Julian Barnes is an admired writer, respected by literary editors, praised by reviewers and presumably rewarded by a large readership. I don’t get it. I’ve read at least five of his books in the past, and have always been able to admire his ability with English, but all his novels have left me with a feeling of authorial vacuity.
It’s been a while since I read anything of his, so I thought I’d spring for this new one, just out from Cape, and rather attractively packaged in a cover by Suzanne Dean, depicting blown dandelion seeds. Within a few pages of the start, the author’s bland and insipid manner swept over me: I felt I was trapped in a corner of a room by a well-spoken and endlessly polite English nonentity, who wanted to tell me of his many conventional insights into the human psyche. I listened with equal English politeness, waiting for the moment of irony, self-awareness, or even originality that would justify this deadening approach. I waited in vain. It’s not that his subject is uninteresting: the mysteries of relationships, the loss of love, the misunderstandings that can drive a space between lovers, the struggle to adapt and become aware — these are all valid subjects for a good novelist, and fecund material for a sensitive writer. That is not Julian Barnes. His literary ability is feeble: the characters he creates are much of a muchness and his narrator is smug, banal and maddeningly dull. Was that the point? I started to think and hope so, but the endless middle-class assumptions and the sound of well-behaved wittering went on and on.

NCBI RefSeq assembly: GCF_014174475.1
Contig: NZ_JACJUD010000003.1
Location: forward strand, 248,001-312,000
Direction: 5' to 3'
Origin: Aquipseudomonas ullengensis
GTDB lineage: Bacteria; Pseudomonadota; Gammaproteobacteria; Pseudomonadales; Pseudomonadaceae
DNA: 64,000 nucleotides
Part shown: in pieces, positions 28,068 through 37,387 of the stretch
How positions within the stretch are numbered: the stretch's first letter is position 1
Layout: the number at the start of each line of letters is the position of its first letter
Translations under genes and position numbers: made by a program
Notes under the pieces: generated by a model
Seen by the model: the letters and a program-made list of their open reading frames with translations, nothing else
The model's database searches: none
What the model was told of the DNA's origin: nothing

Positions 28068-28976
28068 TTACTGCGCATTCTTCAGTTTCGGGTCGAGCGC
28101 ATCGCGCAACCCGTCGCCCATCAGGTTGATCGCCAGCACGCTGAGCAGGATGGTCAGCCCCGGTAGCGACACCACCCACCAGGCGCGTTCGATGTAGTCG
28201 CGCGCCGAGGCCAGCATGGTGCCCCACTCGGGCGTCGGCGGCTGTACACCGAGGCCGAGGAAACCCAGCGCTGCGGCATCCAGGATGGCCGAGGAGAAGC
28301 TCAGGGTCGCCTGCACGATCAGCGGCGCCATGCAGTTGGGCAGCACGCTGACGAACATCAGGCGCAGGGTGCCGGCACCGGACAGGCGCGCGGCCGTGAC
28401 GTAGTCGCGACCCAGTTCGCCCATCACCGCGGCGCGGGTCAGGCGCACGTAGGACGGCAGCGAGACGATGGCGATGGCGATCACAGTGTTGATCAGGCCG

Emmanuel Carrère has written a novel that interestingly is not all that different in subject, but his novel is a masterpiece of originality, it is powerfully written and full of real emotion. I finished the Barnes book believing that although this author is clearly adequately equipped to write a decent novel he is yet to do so. He appears to have nothing to say worth saying. There is some inner failing, a weakness of the will or a lack of seriousness that means he is now unlikely ever to tackle a real novel. The ending can be all too easily sensed.